existing functionality.This also implies that any ‘doubtful’ functionality can always be harnessed
2. The ideal size for a method paramater list is three or lesser. If there are more, split
them and/or use helper classes
The example that he provides (of a Win32 API call to draw a simple window) in the video says it
all. I found this principle very useful (in retrospect) when I was designing my modules (I will
have a series of blogs on that very soon) and was often in a bit of a quandary about the exact
scope of my utility methods. The requirements at that point of time were pretty
much solidified and yet the use-cases were not yet finalized. So it was more of a trade-off
between usability and genericity which leads us straight to the next
3. If the API makes everyone equally happy and leaves everyone equally unsatisfied,
it’s done its job
It’s always a tight balance when designing an API – whether to make it extremely powerful (and
invariably for a select group of stakeholders) or to make it powerful enough (and
thus for the majority of the stakeholders). The latter is always preferred irrespective of the
scope of the applicability of the API. The case which is moot in this regard is the VMware API –
generic enough to be almost bloated and yet powerful enough to be used by any client. More
on the VMware APIs in upcoming weeks.
4. Exception handling is not just an escape mechanism but a means of controlling
the system flow
Now this is one part of the talk where Joshua could not allocate any time at all. Considering
that the whole hour-long talk was filled with absolutely no pauses and no wastage of time, this
goes to show how the topic deserved more time than the standard hour allocated for Google
Techtalks. Nonetheless, in my current project, this was the hardest nut to crack. Exception
handling is an even finer balancing act than the design of the contract of the modules (i.e., the
methods) as there is a huge state-space of possible control flow/ processing paths. The sad
truth is that this is often the part which is most often neglected. I, however tried to have a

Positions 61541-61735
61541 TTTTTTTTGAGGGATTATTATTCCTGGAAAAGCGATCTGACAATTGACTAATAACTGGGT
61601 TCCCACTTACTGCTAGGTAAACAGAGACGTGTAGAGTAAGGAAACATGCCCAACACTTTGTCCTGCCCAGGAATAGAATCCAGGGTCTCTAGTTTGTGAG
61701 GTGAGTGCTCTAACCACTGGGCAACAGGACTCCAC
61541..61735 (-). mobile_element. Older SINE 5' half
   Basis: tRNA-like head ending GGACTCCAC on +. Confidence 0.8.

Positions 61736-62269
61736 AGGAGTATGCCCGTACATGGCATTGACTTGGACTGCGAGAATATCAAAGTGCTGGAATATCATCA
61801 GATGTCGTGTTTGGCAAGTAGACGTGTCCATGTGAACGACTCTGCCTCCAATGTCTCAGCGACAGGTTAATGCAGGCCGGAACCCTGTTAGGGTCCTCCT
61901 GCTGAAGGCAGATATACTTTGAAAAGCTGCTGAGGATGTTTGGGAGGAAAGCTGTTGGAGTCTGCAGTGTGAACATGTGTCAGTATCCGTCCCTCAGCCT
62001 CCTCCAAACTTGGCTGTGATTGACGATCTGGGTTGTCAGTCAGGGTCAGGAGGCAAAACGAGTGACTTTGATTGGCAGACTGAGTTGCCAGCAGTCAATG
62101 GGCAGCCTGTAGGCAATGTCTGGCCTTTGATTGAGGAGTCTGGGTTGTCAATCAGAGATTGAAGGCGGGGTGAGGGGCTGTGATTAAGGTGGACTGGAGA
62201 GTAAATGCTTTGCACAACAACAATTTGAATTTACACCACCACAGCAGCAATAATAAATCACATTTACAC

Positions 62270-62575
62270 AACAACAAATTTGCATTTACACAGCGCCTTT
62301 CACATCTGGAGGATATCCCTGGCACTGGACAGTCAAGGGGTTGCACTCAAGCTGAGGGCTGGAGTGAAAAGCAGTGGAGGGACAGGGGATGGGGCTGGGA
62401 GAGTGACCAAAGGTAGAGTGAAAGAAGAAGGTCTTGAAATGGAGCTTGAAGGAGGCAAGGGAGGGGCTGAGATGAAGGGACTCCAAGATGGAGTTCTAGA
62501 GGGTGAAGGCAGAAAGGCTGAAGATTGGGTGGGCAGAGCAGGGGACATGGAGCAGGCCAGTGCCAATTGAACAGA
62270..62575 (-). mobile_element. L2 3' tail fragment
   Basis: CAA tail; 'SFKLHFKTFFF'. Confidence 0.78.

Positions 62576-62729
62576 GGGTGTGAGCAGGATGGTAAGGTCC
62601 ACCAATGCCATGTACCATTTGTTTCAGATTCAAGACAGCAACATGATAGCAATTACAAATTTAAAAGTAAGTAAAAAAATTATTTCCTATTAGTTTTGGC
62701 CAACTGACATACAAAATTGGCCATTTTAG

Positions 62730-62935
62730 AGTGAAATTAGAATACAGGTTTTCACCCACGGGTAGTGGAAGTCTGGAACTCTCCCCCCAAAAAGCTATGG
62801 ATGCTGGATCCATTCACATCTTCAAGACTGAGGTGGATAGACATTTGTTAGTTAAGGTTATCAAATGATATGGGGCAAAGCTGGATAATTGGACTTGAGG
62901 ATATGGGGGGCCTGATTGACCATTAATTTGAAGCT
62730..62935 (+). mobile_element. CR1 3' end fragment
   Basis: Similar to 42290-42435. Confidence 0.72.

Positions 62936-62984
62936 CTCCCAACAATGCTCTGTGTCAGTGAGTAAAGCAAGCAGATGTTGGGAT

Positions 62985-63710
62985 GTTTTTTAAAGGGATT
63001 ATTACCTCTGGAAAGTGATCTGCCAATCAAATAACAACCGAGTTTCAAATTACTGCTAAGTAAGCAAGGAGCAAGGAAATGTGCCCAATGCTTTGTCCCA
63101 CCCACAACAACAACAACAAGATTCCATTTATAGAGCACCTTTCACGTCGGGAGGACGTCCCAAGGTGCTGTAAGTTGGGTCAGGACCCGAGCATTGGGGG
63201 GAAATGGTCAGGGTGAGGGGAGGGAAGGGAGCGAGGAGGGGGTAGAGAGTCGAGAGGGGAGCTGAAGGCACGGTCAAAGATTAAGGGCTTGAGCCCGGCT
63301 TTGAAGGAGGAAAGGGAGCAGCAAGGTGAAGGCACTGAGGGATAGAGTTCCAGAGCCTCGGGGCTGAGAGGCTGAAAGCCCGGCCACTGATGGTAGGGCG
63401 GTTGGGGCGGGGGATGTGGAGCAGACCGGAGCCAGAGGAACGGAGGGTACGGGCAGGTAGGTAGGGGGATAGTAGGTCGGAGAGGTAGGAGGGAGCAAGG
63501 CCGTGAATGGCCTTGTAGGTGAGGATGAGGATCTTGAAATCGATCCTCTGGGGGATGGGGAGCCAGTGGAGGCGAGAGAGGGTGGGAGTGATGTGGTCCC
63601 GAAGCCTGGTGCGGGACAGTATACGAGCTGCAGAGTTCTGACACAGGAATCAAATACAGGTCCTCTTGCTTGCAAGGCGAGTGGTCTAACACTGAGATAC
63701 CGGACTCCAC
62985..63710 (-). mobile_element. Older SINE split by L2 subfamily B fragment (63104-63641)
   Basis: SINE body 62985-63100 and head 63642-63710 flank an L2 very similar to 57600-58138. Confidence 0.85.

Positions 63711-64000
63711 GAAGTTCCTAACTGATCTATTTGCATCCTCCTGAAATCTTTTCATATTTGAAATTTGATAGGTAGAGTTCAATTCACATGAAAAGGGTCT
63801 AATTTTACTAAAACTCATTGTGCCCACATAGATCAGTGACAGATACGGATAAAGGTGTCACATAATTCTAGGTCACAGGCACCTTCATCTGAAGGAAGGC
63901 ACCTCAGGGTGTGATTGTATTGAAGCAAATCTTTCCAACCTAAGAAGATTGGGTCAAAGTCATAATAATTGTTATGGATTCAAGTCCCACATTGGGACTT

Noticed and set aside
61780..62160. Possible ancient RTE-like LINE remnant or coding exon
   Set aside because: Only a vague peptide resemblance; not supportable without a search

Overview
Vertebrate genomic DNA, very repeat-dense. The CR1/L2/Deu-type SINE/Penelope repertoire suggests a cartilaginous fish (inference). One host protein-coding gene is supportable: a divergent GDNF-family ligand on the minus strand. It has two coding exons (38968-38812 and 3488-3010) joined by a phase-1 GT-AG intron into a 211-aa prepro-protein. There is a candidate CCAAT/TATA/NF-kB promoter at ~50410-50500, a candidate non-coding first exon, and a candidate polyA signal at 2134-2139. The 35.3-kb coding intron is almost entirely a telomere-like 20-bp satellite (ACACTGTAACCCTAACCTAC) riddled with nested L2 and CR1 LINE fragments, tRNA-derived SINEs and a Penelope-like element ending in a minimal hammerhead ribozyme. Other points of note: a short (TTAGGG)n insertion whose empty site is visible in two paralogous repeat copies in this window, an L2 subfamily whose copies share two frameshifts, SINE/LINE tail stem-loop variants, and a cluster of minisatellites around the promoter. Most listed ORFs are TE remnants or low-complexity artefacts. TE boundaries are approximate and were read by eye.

fairly robust and generic mechanism whereby there was a Exception class
with a corresponding ERROR code interface, which was placed in a common module so as
to allow clients to access and throw specific error codes. The level of granularity is still being
refined as I find more use-cases and corner-cases. In my opinionated opinion, the design
of the exception handling mechanism is the true measure of good or bad design.
5. Document! Document! Document!
Joshua recommends documenting every class (what an instance of it represents), every method
(this forms the contract of the class after all!), every parameter and return type (mentioning the
types and units of the parameters). How important this is can be estimated by this
example – In my current project, I have over 400, 000 lines of Java code modularized into a
dozen projects and hundreds of packages and sub-modules. The real eye-opener is that there is
absolutely no documentation whatsover. Okay, that sounded harsh. Let me rephrase it thus –
There is not a single line of useful documentation. If it were not for my considerable
intellectual gifts and a generally consistent design, it would be impossible to decipher the whole
mish-mash much less augment the functionality!
6. Watch the video paisan!
In closing, I could go on about how profound my experience was watching this video and I could ramble on about about the merits of the whole experience (gosh, it’s almost sounding like I had a technological seance… which wouldn’t be far from the truth! 😉 ) but this post has already gone on too long and I am tired! Just kidding… I am busy in my epiphanic reading of ‘Effective Java’, ‘Java Puzzlers’ and ‘Concurrent Programming in Java’. Peace!